According to St. Thomas Aquinas, which is greater, to know God or to love Him?

It seems knowledge of God is greater, because John 17:3 says:

Now this is eternal life: That they may know thee, the only true God, and Jesus Christ, whom thou hast sent.

Our goal is everlasting life (heaven, beholding the Beatific Vision of God).

However, in this life we cannot know God as well as we will be able to in heaven, because of the hindrance of our body (cf. 2 Cor. 12:2):

1 Cor. 13:12 We see now through a glass in a dark manner: but then face to face. Now I know in part: but then I shall know even as I am known.

So perhaps in this life we are more capable of loving Him than knowing him.


3 Answers 3


Antonio Royo Marín, O.P., addresses this in Teología de la caridad, pp. 139-9:

as St. Thomas explains,[II-II 27,4; cf. 26,1 ad 2; I 16,1; 82,3.] by the virtue of charity we can love God in an immediate way even in this life, and this by an obvious consequence of the psychology of love. For, unlike the understanding, which brings things to itself, the will goes out of itself by its act of love to rest immediately in the beloved object as it is in itself. The understanding draws things to itself, emptying them, as it were, into its own intellectual mold. Whence, when it knows beings inferior to itself (e.g., material things), it ennobles and dignifies them, making them ascend to the intellectual order; but, when it knows beings superior to itself (God, angels, supernatural truths), it dwarfs and diminishes them, forcing them into its inferior intellectual molds.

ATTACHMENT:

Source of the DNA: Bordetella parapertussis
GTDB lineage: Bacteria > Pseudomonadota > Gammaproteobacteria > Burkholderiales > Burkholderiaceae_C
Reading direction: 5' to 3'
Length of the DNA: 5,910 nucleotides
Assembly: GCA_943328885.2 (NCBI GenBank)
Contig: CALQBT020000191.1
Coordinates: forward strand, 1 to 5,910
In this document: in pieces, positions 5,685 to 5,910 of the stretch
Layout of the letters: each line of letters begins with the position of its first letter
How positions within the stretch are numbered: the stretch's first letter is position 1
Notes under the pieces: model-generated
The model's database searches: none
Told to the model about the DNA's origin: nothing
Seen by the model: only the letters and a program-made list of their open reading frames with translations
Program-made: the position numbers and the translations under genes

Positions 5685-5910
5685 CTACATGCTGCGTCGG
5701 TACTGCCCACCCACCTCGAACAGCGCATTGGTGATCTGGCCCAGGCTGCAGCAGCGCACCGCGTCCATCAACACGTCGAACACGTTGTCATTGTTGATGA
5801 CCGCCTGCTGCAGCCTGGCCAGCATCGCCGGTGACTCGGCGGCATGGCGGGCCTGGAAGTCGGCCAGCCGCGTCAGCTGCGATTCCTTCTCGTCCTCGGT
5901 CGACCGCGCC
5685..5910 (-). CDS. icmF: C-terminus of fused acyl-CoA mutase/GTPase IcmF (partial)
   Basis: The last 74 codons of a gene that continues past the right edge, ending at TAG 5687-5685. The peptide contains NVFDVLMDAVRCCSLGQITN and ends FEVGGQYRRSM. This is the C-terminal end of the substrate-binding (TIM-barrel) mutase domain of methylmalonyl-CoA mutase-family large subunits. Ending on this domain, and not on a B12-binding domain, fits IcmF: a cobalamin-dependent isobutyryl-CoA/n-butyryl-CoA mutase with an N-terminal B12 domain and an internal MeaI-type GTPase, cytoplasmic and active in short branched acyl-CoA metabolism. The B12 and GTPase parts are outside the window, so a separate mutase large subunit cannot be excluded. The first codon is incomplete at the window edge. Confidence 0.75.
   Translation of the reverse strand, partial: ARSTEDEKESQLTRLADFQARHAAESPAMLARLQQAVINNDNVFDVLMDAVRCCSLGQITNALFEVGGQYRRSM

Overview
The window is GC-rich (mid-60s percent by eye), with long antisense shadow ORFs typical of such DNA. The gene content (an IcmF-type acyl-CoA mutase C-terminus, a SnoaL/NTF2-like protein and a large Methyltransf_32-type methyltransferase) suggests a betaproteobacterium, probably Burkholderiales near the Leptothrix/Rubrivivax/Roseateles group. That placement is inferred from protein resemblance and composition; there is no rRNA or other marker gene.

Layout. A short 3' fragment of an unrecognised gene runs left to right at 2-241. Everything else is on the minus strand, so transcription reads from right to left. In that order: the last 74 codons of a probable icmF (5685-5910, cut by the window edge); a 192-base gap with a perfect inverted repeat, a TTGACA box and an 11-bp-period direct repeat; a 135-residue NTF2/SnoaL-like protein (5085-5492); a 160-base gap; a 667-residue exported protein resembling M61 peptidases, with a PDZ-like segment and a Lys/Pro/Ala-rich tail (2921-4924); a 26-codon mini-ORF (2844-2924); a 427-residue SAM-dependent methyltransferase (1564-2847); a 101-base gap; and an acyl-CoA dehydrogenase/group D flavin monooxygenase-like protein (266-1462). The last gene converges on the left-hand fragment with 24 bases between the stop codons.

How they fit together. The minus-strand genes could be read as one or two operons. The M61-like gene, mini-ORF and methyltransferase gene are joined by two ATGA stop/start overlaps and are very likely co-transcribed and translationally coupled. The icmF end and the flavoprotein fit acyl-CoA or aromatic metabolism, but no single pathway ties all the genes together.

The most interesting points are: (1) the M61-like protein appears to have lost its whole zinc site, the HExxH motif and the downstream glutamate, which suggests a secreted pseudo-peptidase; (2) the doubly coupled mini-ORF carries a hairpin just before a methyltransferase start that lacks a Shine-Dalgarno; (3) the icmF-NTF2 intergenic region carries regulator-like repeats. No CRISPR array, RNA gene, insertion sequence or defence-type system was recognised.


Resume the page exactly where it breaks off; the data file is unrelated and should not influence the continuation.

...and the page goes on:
The exact opposite is true of the will. By virtue of its proper act—love—, the will goes out of itself to rest in the beloved object as it is in itself. Hence, if it loves beings inferior to itself (e.g., things of the earth), it is diminished and degraded, lowering itself to their inferior level; but, if it loves superior beings (God, angels, etc.), it is exalted and sublimated, raising itself to the level of those superior beings in whom it rests through love in an immediate and as they are in themselves manner. That is why St. Augustine said most profoundly, "If you love the earth, you are earth; but, if you love God, what shall I say but that you are God?" [St. Augustine, In epist. Ioannis tr. 2 n. 14: ML 35,1997: "Terram diligis? terra eris. Deum diligis? quid dicam? deus eris?"]

From whence it must be concluded—as St. Thomas says—that, although in itself, as a natural power, the understanding is more perfect than the will, nevertheless, in this life, and by the very nature of the operation, it is more perfect to love God with the will than to know him by the understanding.[Cf. I 82,3; II-II 27,4 ad 2.] There are theologians who know many things about God, but in a cold, purely intellectual way; and there are simple and humble souls who hardly know anything about theology, but love God intensely. The latter is better. Let us not forget that it is perfectly possible for love to surpass one's knowledge of the beloved object.[Cf. I-II 27,2 ad 2, II-II 27,4 ad 1 et 2.] It is enough for the soul to conceive of God as an infinitely good and lovable being, though incomprehensible and ineffable, for the impetus of its love to throw itself towards Him in a way far superior to the knowledge it has of Him.